John Frank Adams


1930-1989.  Mathematician; John Frank AdamsFellow and Lowndean Professor of Astronomy and Geometry. One of the founders of homotopy theory; a keen mountaineer.

Frank Adams was educated at Bedford School and then spent the years 1948 and 1949 doing national service in the Royal Engineers. At Trinity he was a wrangler in part two and gained special credit in part three of the mathematical tripos. He continued at Cambridge as a research student, first under Abram Besicovitch and then, more significantly, under Shaun Wylie. His PhD dissertation (1955) was on algebraic topology, which remained his main research interest for the rest of his life. Adams spent the year 1954 at Oxford, as a junior lecturer, where he came under the influence of J.H.C. Whitehead, then the leading topologist in the country.

Adams returned to Cambridge in 1956 as a research fellow at Trinity and developed the spectral sequence which bears his name, linking the cohomology of a topological space to its stable homotopy groups. In 1957-8 he was a Commonwealth fellow at the University of Chicago, where he proved a famous conjecture about the existence of H-structures on spheres, using the same ideas. On his return from the United States he became fellow, lecturer, and director of studies at Trinity Hall, where he confirmed his already high international reputation by solving another famous problem, concerning vector fields on spheres. For this he invented some operations in K-theory, which later bore his name, and these proved to be of fundamental importance.

In 1962 Adams left Cambridge for Manchester University, where in 1964 he became Fielden professor and was elected FRS at the early age of thirty-four. At Manchester he took much further the powerful methods he had originated at Cambridge in a celebrated series of papers ‘On the groups J(X)’, which opened up a new era in homotopy theory. In the first of these he made a bold conjecture about the relation between the classification of vector bundles by stable isomorphism and their classification by stable homotopy equivalence of the associated sphere-bundles. Reformulated in various ways this Adams conjecture (later a theorem) became one of the key results in homotopy theory.

By 1970 Adams was the undisputed leader in his field and his reputation was such that he was seen as the obvious person to succeed Sir William Hodge as Lowndean Professor of astronomy and geometry at Cambridge. He was delighted to return to Trinity, though he never became very active in its affairs. Among his various research interests in this later phase of his career three subjects predominated: finite H-spaces, equivariant homotopy theory, and the homotopy properties of classifying spaces of topological groups. Although he published important papers on these and other subjects throughout this period he also began to publish more expository work, notably his lecture notes on Stable Homotopy and Generalised Homology (1974) and his monograph, Infinite Loop Spaces (1978), based on the Hermann Weyl lectures he gave at Princeton University. The latter, especially, gives a good idea of his magisterial expository style and particular brand of humour.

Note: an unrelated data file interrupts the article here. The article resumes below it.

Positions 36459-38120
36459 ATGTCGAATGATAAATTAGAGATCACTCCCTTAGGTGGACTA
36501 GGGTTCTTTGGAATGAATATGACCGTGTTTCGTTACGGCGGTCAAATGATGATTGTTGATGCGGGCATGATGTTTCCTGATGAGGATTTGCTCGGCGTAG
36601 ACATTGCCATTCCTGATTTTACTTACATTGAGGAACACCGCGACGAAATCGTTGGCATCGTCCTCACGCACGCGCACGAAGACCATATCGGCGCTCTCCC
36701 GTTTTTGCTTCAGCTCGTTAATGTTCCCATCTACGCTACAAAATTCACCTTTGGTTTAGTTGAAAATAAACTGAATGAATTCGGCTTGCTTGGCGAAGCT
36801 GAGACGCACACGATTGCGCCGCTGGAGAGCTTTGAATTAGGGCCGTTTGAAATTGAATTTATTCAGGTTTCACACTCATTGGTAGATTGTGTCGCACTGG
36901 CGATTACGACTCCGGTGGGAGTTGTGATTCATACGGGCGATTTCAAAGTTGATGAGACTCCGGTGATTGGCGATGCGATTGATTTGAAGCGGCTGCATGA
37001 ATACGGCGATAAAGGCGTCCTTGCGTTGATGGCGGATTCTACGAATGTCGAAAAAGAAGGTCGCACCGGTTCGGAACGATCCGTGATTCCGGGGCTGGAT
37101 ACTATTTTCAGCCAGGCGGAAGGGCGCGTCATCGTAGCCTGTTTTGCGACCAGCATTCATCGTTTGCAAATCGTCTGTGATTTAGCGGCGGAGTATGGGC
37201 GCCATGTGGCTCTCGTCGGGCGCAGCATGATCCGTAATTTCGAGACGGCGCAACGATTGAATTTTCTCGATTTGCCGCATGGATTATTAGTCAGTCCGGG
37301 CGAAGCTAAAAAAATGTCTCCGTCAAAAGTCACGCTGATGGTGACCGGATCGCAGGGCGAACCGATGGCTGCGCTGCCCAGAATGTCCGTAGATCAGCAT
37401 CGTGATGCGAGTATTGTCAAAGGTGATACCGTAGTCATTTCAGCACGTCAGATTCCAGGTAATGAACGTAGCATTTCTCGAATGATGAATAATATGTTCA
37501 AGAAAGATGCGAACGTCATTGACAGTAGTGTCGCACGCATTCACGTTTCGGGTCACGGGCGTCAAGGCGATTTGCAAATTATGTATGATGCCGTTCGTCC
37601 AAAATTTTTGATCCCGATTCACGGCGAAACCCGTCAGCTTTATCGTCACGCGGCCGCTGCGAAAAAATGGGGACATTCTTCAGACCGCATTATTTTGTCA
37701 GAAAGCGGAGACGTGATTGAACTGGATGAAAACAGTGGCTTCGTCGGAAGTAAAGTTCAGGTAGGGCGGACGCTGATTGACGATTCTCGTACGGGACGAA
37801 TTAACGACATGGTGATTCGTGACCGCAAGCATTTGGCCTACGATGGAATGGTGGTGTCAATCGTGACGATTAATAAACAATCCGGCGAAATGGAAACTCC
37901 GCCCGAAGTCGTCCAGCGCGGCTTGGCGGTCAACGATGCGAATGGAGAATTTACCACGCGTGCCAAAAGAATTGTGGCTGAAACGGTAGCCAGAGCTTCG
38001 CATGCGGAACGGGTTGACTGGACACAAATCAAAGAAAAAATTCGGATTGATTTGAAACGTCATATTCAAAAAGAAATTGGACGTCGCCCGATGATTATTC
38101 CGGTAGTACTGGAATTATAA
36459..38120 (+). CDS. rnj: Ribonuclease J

Adams was an awe-inspiring teacher who expected a great deal of his research students and whose criticism of work which did not impress him could be withering. For those who were stimulated rather than intimidated by this treatment, he was generous with his help. The competitive instinct in Adams was highly developed, for example in his attitude to research. Priority of discovery mattered a great deal to him and he was known to argue such questions not just as to the day but as to the time of day. In a subject where ‘show and tell’ is customary he was extraordinarily secretive about research in progress.

Adams's great contributions to mathematics were recognized by the awards of the junior Berwick (1963) and senior Whitehead (1974) prizes of the London Mathematical Society and the Sylvester medal (1982) of the Royal Society. He received the degree of ScD from Cambridge in 1982. He was elected a foreign associate of the National Academy of Sciences of Washington, DC (1985), and an honorary member of the Royal Danish Academy of Sciences (1988), and was made an honorary ScD at the University of Heidelberg in 1986. His collected works were published in 1992. He acted as treasurer of the local branch of the Labour Party and might be described as an intellectual Fabian in outlook. Adams died immediately following a night-time accident in the car he was driving on the A1 near Brampton, Huntingdonshire, on 7 January 1989.


Memorial inscription Translation




John Frank Adams was an undergraduate and then for twenty-two years a Fellow of the College.  He was devoted to the truth and to justice.  With equal zeal and perseverance he delighted in overcoming the challenges of rock-climbing and in untangling difficult problems in topology.  He died in 1989 at the age of fifty-eight.

John Frank Adams

Brass located on the north wall of the Ante-Chapel.
Inscription text by Neil Hopkinson.

Adams brass. Click for enlarged view



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Herbert Mayow Adams


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